Odd Wisconsin Archive
A Midwinter Survey Party
The southern half of Wisconsin is getting another dose of snow this morning and forecasters are predicting frigid temperatures next week. Still, this is nothing compared to conditions that met the surveyors who laid out the state's capital in 1837.
Survey Crew Arrives
When the first territorial legislative session in Belmont ended in December 1836, promoter James Doty hired Moses Strong to stake off the capitol square and downtown streets. Strong came to Madison the next February with John Catlin, an assistant, and Josiah Noonan, who owned the land that would become the University of Wisconsin campus. It was 22 below zero when they arrived on the isthmus "to survey out some lots and blocks around the public square... so that those persons who intended to build, could find their lots."
"I was on horseback," Noonan later wrote of their arrival on February 19th, "the rest of the party were in the sleigh. Before we had selected a camping spot, a severe snow storm came upon us and we put back to St. Cyr's [a fur-trade shanty, at modern Gov. Nelson State Park in Middleton]... It was dark, the snow beating upon us fast, and but for Strong's experience as a frontiersman, I do not believe we could have crossed the lake."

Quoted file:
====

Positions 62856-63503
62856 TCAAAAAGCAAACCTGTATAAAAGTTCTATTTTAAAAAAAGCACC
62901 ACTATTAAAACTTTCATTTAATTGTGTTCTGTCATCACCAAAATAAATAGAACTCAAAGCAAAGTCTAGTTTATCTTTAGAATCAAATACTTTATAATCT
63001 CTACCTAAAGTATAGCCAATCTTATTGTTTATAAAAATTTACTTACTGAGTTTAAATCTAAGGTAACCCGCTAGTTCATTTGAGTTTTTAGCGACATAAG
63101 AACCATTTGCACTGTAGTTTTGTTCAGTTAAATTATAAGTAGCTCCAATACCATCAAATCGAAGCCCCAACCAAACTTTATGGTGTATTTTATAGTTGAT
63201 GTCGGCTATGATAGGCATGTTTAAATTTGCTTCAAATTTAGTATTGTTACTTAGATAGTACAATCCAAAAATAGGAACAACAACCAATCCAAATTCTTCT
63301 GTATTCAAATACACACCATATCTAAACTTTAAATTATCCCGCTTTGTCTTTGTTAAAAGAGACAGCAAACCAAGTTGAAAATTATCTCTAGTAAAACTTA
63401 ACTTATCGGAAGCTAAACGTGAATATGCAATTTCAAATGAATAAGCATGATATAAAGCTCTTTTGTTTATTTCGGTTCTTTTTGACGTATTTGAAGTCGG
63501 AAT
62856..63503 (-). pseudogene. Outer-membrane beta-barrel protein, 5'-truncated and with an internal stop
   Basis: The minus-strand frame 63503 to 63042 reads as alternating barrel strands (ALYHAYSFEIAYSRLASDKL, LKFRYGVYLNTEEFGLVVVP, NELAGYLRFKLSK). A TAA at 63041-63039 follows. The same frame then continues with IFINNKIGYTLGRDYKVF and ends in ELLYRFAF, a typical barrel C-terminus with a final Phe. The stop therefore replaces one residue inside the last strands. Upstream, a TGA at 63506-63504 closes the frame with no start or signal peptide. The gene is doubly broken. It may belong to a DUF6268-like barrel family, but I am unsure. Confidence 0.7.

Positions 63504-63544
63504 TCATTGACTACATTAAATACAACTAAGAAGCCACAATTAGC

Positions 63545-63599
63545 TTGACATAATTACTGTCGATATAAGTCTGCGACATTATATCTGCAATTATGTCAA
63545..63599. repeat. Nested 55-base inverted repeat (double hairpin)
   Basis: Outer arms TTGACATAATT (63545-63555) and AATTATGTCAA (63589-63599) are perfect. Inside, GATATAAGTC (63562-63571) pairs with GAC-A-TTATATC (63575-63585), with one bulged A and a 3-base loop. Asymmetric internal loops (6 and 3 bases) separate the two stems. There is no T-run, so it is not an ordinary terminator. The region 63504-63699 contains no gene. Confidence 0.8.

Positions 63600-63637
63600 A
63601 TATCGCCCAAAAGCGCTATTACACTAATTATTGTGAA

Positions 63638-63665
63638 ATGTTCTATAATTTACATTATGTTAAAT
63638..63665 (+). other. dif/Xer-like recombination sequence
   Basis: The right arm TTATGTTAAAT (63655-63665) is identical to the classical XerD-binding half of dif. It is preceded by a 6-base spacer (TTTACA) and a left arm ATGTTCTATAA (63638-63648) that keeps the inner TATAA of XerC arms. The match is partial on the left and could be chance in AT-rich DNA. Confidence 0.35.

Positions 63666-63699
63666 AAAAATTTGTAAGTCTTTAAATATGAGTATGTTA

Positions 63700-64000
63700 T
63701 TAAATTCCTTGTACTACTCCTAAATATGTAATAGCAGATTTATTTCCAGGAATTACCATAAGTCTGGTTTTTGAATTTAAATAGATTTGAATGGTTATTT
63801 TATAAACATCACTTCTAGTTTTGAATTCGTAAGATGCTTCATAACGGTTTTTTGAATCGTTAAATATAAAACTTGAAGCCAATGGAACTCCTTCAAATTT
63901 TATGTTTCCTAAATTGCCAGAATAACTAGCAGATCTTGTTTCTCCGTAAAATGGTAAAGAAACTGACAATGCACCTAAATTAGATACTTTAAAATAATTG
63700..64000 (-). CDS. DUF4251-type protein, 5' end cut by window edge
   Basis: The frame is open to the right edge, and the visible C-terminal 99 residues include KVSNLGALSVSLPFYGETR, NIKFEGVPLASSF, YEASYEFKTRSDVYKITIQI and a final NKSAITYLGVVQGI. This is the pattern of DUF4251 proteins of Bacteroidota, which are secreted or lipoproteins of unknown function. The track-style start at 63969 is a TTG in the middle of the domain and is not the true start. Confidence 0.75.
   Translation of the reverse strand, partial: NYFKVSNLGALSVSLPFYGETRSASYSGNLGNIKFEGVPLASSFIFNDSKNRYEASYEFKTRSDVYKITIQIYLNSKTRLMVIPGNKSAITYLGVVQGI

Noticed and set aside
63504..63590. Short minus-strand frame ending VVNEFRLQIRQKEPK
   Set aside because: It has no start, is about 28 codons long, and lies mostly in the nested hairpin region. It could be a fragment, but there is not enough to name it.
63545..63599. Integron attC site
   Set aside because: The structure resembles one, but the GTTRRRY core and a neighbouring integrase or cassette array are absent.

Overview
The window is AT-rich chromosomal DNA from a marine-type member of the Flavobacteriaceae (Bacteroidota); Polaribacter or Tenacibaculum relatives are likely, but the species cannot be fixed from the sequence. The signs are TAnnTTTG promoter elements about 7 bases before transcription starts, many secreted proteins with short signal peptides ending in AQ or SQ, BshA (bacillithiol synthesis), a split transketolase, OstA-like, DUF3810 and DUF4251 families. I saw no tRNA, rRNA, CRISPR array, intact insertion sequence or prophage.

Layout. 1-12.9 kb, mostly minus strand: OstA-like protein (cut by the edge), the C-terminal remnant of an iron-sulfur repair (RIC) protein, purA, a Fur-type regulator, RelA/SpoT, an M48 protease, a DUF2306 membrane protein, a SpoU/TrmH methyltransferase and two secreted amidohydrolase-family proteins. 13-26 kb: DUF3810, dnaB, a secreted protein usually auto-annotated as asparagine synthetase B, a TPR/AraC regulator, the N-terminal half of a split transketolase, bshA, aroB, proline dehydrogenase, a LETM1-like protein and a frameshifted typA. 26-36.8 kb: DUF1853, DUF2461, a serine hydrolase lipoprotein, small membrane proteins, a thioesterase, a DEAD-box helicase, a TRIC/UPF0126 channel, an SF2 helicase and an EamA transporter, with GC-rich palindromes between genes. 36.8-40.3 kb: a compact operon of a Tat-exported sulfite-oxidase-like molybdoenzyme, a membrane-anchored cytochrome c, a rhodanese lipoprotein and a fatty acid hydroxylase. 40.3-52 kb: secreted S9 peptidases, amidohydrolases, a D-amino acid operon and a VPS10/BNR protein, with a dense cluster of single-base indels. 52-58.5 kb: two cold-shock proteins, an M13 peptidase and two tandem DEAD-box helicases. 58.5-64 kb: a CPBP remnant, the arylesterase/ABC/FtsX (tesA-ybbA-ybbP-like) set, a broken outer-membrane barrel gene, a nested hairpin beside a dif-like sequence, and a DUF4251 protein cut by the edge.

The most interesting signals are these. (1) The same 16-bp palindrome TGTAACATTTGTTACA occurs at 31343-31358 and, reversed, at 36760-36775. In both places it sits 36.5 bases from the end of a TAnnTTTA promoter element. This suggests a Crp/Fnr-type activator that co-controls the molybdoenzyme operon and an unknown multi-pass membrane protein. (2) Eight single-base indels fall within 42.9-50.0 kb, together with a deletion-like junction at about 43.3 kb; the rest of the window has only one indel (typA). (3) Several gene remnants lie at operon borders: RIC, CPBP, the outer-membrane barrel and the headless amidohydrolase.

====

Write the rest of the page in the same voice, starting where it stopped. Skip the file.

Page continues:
The next morning they began running lines in the vicinity of Vilas Park Zoo near Lake Wingra, which "I learned from Joe Pelkie, the early French settler, was the Indian name for that body of water; and I had it so entered on the map in that month of February ." Having finished with Noonan's lands, they moved their camp to the vicinity of Monona Terrace where "I undertook to cut through the ice for water, and we had to cut from six to twelve inches deeper than the dept of our axe handle."
Blinded by the Snow
"After a hard day's work, wading in the snow, we camped at night between the Third Lake [Monona] and Dead Lake [Wingra], where we found some thick timber and a sheltered spot. With a good deal of difficulty we made a log heap fire and eat our snack, and after the fire had thawed the snow, and warmed the ground, we removed the fire to a little distance and made our bed on the ashes where the fire had warmed the ground."
Over the next several days, Catlin wrote,"we stuck the stakes in the snow, the ground being too deeply frozen in most places to receive the stakes. We camped in the timber in the low grounds under the hill of the Fourth Lake [where James Madison Park is now located], and were compelled to abandon our work by a severe snow storm, that so blinded us, that it was with great difficulty we found our way across the Fourth Lake to the cabin of St. Cyr, where we stayed two days, until the storm was over."
Home Along the Frozen River
On February 26th, they finished surveying all of Doty's land around the capitol square. They then headed north to Poynette, where the log cabin of Wallace Rowan was the only habitation for miles in any direction besides St. Cyr's. They then sleighed down the frozen Wisconsin River to Helena, and cut overland back to Mineral Point.
:: Posted in Madison on December 26, 2012